- The Washington Times - Monday, June 30, 2003

At 2:38 a.m. Friday, the House passed a prescription-drug benefit for seniors by a razor slim vote of 216-215 — but it was a lot closer than that. Republican leaders had to use Herculean efforts to get the bill passed at all. After the vote had been open for 15 minutes, 20 Republicans were registered as no votes, with one other voting present. In a chamber split on party lines by 229-205 with one Democrat-leaning independent, so many defectors would have spelled doom for this major piece of President Bush’s legislative agenda. To give whips more time to twist arms and cut deals, the vote was held open for an extraordinarily long 45 minutes, finally culminating in passage by one vote. Despite this nail-biter, it is still an uphill battle before prescription-drug subsidies become law.

Much of the opposition to the Republican legislation came from conservatives. Although a few stood their ground on a principled argument that the new entitlement would be an unnecessary expansion of the size of government, 25 of the initial GOP opponents held up passage in an effort to push a plan to bring cheap drugs into America from Canada. As one staffer told us, “These conservatives almost killed a deal to help seniors pay for their medicine in favor of a scheme that would make [their prescription drugs] more dangerous.” This scheme, known as reimportation, would allow U.S.-manufactured drugs to be resold to Americans by Canadians. They are cheaper across the border because pharmaceutical companies have to meet price controls in Canada’s socialized system. Aside from the problem of giving a nod to Canadian health care, House leaders are against this provision because the U.S. Food and Drug Administration says it cannot certify the safety of drugs once they have left the country, partly as counterfeit medicines could be sent over. As a condition to get her and a few others to switch their votes on Friday, Rep. Jo Ann Emerson extracted a promise to have an outright vote on reimportation in a couple of weeks.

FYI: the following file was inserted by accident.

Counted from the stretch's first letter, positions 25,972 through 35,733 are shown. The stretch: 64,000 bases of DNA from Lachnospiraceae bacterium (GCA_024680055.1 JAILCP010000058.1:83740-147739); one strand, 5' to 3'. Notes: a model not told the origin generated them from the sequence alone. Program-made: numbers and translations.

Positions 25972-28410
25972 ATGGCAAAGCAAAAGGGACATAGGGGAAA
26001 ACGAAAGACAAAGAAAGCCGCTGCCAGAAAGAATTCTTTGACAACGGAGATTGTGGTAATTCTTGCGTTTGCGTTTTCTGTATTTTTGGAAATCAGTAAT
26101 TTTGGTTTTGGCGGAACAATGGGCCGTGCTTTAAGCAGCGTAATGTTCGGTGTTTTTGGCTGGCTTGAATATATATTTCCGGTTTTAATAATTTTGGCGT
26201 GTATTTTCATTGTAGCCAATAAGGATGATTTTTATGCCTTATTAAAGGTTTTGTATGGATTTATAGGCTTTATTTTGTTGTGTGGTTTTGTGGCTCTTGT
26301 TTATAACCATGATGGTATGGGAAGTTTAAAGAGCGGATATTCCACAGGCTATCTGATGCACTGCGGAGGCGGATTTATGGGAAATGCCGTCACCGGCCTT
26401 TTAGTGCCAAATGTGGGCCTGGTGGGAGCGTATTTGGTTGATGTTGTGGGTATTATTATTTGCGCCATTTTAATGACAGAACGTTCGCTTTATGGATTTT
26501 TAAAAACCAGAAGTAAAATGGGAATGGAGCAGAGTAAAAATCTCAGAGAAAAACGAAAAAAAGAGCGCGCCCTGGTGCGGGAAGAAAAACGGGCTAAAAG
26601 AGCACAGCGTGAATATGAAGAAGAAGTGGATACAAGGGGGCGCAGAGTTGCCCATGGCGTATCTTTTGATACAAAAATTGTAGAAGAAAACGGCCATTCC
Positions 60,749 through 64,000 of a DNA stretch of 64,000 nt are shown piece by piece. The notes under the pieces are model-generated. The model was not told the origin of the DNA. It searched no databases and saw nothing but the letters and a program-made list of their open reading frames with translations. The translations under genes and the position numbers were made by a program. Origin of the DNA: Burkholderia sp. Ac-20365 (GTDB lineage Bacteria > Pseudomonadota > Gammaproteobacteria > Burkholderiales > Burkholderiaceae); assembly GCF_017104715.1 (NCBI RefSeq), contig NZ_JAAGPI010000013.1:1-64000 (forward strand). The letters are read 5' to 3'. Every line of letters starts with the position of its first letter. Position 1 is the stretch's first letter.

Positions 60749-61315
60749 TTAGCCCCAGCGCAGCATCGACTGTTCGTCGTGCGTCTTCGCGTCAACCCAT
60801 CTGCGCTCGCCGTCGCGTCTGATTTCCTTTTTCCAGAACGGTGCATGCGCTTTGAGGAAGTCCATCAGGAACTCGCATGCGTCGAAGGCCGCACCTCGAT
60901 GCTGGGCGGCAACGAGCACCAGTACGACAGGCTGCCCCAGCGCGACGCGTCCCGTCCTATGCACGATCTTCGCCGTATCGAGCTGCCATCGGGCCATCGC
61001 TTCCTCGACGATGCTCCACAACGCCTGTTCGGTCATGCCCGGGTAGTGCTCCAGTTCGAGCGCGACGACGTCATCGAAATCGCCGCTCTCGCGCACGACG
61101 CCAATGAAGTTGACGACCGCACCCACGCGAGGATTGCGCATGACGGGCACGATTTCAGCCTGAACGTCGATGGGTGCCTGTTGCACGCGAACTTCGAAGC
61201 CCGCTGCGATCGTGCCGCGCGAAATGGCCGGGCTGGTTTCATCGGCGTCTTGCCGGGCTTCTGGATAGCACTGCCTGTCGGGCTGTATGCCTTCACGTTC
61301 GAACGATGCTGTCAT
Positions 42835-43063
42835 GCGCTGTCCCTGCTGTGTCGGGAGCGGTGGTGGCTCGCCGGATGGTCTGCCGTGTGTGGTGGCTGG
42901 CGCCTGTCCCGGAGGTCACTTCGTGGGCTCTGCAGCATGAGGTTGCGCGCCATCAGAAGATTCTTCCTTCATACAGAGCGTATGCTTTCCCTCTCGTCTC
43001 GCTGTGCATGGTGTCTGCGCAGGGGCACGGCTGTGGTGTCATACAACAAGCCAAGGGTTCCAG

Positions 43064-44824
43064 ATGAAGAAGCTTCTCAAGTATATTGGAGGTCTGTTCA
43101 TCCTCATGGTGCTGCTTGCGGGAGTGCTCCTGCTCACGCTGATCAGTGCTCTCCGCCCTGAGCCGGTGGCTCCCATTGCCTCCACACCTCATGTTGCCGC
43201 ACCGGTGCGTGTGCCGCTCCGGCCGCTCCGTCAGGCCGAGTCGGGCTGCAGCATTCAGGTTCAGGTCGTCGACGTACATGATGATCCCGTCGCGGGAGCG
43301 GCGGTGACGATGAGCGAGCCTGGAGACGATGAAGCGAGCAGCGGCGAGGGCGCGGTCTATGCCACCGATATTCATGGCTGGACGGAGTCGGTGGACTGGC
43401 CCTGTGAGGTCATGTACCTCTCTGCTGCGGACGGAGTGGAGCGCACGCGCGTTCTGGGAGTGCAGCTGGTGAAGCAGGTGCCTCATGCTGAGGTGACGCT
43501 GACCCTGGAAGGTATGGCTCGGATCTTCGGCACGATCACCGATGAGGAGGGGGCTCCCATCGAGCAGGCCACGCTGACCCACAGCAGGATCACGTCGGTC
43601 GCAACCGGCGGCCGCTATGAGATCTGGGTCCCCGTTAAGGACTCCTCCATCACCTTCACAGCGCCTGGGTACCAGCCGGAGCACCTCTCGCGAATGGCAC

In a strange way, the close vote in the lower chamber actually strengthens the bargaining position of its leaders when they negotiate with senators in conference. As one House leadership aide told us, “There is absolutely no wiggle room in the House because there are no votes to spare.” While the Senate’s prescription-drug bill sailed to passage by a vote of 76-21, it did not contain many of the House reforms that take Medicare in a market-oriented direction. If there is any hope for final passage, the Senate — which traditionally does not tend to yield much to the House — will have to accept many of these reforms. In fact, we’re told that a final bill might not even make it to the House floor if the competitive measures are stripped away in conference. And for good reason. Friday’s close vote had 19 Republican nays, and approximately a dozen more on the fence. If a final bill is watered down, that nay number will grow in step.

Republican leaders narrowly avoided the disastrous defeat of a legislative big-ticket item last week. This was partly because the intensity of opposition within the party was not fully realized. It was also because House Democrats were unified to obstruct the bill, with only nine going against the party line and voting for it. One political wild card for final passage is whether Democratic leaders will continue to obstruct — and if they can maintain party discipline if they choose that course. If a passable product comes out of conference, it is possible that many Democrats will decide it is bad idea to go into next year’s election having voted against a popular drug subsidy for seniors. The big question is if conservatives will come to the same decision.

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